We studied a behavioral technique in which strabismics can reduce the detectability of their eye turn by appropriately redirecting their gaze. We tested the efficacy of this technique for various amounts of strabismus and different positions of gaze.
We took digital images of a model gazing in different lateral directions and digitally edited them to simulate fixation with one eye on different lateral locations whereas the other eye was misaligned from the first by ±0, 6, 12, 18, 24, and 30 Δ. Then we asked 22 lay observers to examine each of the images and to report whether or not they perceived eye contact and normal gaze.
The observers reported that our model appeared to look normal and gave them eye contact two-thirds of the time for up to 18 Δ of exotropia and 12 of esotropia when she looked half her prismatic deviation to the side opposite her eye turn.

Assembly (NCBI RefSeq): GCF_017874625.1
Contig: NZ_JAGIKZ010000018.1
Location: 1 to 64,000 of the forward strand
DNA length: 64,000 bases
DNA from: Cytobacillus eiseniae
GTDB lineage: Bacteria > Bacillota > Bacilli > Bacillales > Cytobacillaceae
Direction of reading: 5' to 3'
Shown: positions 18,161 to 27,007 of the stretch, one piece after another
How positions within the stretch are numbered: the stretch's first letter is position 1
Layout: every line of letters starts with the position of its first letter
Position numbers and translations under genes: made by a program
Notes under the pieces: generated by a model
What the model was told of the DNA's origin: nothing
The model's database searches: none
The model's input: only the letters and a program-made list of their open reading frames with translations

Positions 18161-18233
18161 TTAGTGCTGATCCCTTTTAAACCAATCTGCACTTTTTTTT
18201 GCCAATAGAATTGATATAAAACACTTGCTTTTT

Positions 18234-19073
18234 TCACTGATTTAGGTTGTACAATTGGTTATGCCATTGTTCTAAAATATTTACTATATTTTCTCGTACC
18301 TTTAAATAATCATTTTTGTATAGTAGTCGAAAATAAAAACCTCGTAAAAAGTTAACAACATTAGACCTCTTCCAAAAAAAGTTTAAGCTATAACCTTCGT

By appropriately directing their gaze, both exotropes and esotropes can improve the cosmetic appearance of their strabismus and increase the perception that they are looking at the observer. This may be useful during job interviews and other social encounters where eye contact and a good impression are critical. A drawback is that large amounts of strabismus may require the gazer to look far to the side of the observer’s head where it may be difficult to maintain gaze and the observer’s facial expression may be hard to read. However, all patients may be counseled on which eye to look at when engaging in conversation, as looking at the appropriate rather than the inappropriate eye can reduce the perceived amount of their strabismus. Also, when their portrait is being taken, the full amount of eccentric gaze could easily be used.